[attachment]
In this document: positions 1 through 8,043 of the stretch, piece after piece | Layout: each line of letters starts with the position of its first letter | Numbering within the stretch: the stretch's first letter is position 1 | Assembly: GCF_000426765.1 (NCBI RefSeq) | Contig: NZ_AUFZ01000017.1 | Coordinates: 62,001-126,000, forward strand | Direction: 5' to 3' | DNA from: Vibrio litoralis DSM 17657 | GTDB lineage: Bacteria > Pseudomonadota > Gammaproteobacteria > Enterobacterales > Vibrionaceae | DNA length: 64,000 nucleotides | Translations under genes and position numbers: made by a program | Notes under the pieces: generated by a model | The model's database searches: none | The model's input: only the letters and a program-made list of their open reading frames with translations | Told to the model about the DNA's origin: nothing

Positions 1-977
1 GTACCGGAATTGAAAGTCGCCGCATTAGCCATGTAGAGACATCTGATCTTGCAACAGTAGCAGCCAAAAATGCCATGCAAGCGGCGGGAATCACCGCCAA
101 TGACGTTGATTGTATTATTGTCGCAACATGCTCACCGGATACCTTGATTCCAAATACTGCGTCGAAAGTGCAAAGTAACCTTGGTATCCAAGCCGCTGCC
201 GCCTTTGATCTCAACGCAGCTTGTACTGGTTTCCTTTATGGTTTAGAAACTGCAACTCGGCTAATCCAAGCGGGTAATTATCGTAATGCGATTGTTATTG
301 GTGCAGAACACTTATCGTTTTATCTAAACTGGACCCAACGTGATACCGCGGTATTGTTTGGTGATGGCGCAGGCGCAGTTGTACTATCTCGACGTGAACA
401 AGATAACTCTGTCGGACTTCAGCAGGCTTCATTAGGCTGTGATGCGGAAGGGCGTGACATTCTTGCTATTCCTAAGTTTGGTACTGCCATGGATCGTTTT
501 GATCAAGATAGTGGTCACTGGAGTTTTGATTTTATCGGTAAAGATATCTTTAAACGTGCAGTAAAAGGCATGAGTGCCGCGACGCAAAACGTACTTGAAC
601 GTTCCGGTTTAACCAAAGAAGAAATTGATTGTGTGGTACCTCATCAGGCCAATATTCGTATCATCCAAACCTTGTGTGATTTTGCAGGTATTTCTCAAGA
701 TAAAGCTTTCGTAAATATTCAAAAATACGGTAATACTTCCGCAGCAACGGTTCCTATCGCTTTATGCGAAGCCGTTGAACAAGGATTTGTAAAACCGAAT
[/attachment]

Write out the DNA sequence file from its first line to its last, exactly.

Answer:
In this document: positions 1 through 8,043 of the stretch, piece after piece | Layout: each line of letters starts with the position of its first letter | Numbering within the stretch: the stretch's first letter is position 1 | Assembly: GCF_000426765.1 (NCBI RefSeq) | Contig: NZ_AUFZ01000017.1 | Coordinates: 62,001-126,000, forward strand | Direction: 5' to 3' | DNA from: Vibrio litoralis DSM 17657 | GTDB lineage: Bacteria > Pseudomonadota > Gammaproteobacteria > Enterobacterales > Vibrionaceae | DNA length: 64,000 nucleotides | Translations under genes and position numbers: made by a program | Notes under the pieces: generated by a model | The model's database searches: none | The model's input: only the letters and a program-made list of their open reading frames with translations | Told to the model about the DNA's origin: nothing

Positions 1-977
1 GTACCGGAATTGAAAGTCGCCGCATTAGCCATGTAGAGACATCTGATCTTGCAACAGTAGCAGCCAAAAATGCCATGCAAGCGGCGGGAATCACCGCCAA
101 TGACGTTGATTGTATTATTGTCGCAACATGCTCACCGGATACCTTGATTCCAAATACTGCGTCGAAAGTGCAAAGTAACCTTGGTATCCAAGCCGCTGCC
201 GCCTTTGATCTCAACGCAGCTTGTACTGGTTTCCTTTATGGTTTAGAAACTGCAACTCGGCTAATCCAAGCGGGTAATTATCGTAATGCGATTGTTATTG
301 GTGCAGAACACTTATCGTTTTATCTAAACTGGACCCAACGTGATACCGCGGTATTGTTTGGTGATGGCGCAGGCGCAGTTGTACTATCTCGACGTGAACA
401 AGATAACTCTGTCGGACTTCAGCAGGCTTCATTAGGCTGTGATGCGGAAGGGCGTGACATTCTTGCTATTCCTAAGTTTGGTACTGCCATGGATCGTTTT
501 GATCAAGATAGTGGTCACTGGAGTTTTGATTTTATCGGTAAAGATATCTTTAAACGTGCAGTAAAAGGCATGAGTGCCGCGACGCAAAACGTACTTGAAC
601 GTTCCGGTTTAACCAAAGAAGAAATTGATTGTGTGGTACCTCATCAGGCCAATATTCGTATCATCCAAACCTTGTGTGATTTTGCAGGTATTTCTCAAGA
701 TAAAGCTTTCGTAAATATTCAAAAATACGGTAATACTTCCGCAGCAACGGTTCCTATCGCTTTATGCGAAGCCGTTGAACAAGGATTTGTAAAACCGAAT